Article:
"Given the gravity of the charges, the possibility of the death penalty, we believe that death-qualified counsel must be appointed," Sands wrote in a court filing on Monday. Sands said the out-of-state attorneys were needed because all other qualified attorneys in the state had cited potential conflicts or declined to represent Loughner.
Clarke, who appeared in court with Loughner, has represented high-profile clients such as Unabomber Ted Kaczynski; Olympics bomber Eric Rudolph, and Susan Smith, the South Carolina woman who drove her car into a lake, drowning her two children.
In an interview on MSNBC, Pima County Attorney Barbara Lawall said state charges will be filed against Loughner on behalf of victims who weren't federal employees, but the timing of those charges isn't yet clear.
In all, Giffords and seven other shooting victims remain hospitalized. Five are in serious condition and two are in good condition.
Outside the White House, the president and the first lady observed a national moment of silence at 11 a.m. EST to honor the shooting victims.
President Barack Obama and Michelle Obama stood side by side with hands crossed, heads bowed and eyes closed as a crowd of government officials looked on. A similar scene unfolded on the east front steps of the U.S. Capitol, where about 800 congressional staff members paid their respects.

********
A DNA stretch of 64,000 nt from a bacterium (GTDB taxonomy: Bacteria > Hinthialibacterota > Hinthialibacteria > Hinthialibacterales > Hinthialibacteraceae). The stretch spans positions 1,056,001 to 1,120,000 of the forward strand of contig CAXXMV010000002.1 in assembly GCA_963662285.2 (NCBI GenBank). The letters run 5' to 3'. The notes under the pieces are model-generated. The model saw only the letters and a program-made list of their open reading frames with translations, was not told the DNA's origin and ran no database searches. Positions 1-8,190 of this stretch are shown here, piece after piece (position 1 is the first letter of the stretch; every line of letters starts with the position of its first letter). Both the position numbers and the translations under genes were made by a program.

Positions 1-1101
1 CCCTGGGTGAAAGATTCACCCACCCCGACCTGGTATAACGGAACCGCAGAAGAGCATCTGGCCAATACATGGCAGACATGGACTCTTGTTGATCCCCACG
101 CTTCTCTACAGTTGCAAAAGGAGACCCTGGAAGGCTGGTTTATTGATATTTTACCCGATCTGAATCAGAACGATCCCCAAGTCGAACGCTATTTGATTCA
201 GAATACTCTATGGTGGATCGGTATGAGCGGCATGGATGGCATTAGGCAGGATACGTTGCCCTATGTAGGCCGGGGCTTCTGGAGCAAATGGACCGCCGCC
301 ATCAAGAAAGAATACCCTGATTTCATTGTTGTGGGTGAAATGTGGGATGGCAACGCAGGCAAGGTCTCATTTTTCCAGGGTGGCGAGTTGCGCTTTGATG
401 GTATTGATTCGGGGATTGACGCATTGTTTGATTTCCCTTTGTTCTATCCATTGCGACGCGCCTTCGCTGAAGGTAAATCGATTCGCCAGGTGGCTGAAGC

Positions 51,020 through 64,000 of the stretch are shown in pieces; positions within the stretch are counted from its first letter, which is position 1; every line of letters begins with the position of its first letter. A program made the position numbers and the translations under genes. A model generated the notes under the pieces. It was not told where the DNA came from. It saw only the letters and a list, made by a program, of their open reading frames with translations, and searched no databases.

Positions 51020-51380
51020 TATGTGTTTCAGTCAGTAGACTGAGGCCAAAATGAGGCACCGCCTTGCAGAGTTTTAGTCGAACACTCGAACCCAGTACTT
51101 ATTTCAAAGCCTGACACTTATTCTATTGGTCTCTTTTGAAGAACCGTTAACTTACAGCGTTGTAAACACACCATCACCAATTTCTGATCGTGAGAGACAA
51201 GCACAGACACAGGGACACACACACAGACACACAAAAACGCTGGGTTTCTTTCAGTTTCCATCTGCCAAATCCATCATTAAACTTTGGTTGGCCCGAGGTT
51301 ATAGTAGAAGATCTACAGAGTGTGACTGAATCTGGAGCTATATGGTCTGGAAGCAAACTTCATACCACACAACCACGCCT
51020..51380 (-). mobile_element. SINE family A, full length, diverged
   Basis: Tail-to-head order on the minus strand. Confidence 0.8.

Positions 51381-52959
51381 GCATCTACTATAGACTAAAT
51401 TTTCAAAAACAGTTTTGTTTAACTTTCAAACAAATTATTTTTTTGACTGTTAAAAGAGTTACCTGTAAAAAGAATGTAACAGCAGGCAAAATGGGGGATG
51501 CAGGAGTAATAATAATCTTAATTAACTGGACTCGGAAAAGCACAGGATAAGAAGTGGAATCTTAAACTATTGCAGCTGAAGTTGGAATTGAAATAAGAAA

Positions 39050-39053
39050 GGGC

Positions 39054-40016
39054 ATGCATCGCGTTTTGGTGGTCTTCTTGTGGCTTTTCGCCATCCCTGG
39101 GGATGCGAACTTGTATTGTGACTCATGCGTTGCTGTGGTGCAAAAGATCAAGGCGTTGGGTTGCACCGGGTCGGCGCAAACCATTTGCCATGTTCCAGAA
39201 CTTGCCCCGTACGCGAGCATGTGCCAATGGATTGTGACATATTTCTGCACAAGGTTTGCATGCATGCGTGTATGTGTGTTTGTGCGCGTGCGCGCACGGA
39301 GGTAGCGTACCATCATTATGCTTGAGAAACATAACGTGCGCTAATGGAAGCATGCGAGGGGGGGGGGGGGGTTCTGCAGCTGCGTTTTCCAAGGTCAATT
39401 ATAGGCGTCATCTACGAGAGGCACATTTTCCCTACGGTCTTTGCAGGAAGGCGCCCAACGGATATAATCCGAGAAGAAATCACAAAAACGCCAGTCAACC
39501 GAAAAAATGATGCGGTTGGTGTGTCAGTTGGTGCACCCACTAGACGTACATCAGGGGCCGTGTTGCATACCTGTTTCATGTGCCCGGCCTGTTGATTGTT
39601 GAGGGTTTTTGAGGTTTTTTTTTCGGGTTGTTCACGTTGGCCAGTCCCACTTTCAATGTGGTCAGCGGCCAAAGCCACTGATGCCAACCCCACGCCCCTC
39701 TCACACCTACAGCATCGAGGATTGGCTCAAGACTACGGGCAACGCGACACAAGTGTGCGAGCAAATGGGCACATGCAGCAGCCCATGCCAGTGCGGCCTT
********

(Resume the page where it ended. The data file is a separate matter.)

The event, which filled the massive east front and balconies surrounding it, was also meant as a statement that violence wouldn't deter Congress from its business.
Acquaintances described Loughner as a troubled, erratic man with a longstanding hatred for Giffords.
Media reports say that among the items taken from his home was a letter he wrote to Giffords, but never mailed. In the letter, Loughner allegedly described his anger toward Giffords. Authorities say Loughner had gone to a similar meet-and-greet that Giffords hosted in 2007. He later told friends that Giffords' provided an unsatisfactory answer to a question he posed of her at the event.
Army officials said Loughner tried to enlist in December 2008 but failed the initial screening after admitting to using drugs. Loughner didn't undergo urinalysis or other drug testing.
"It never got that far," said Col. Tom Collins, an Army spokesman.
(Lesley Clark, Nancy A. Youssef and Marisa Taylor contributed to this article.)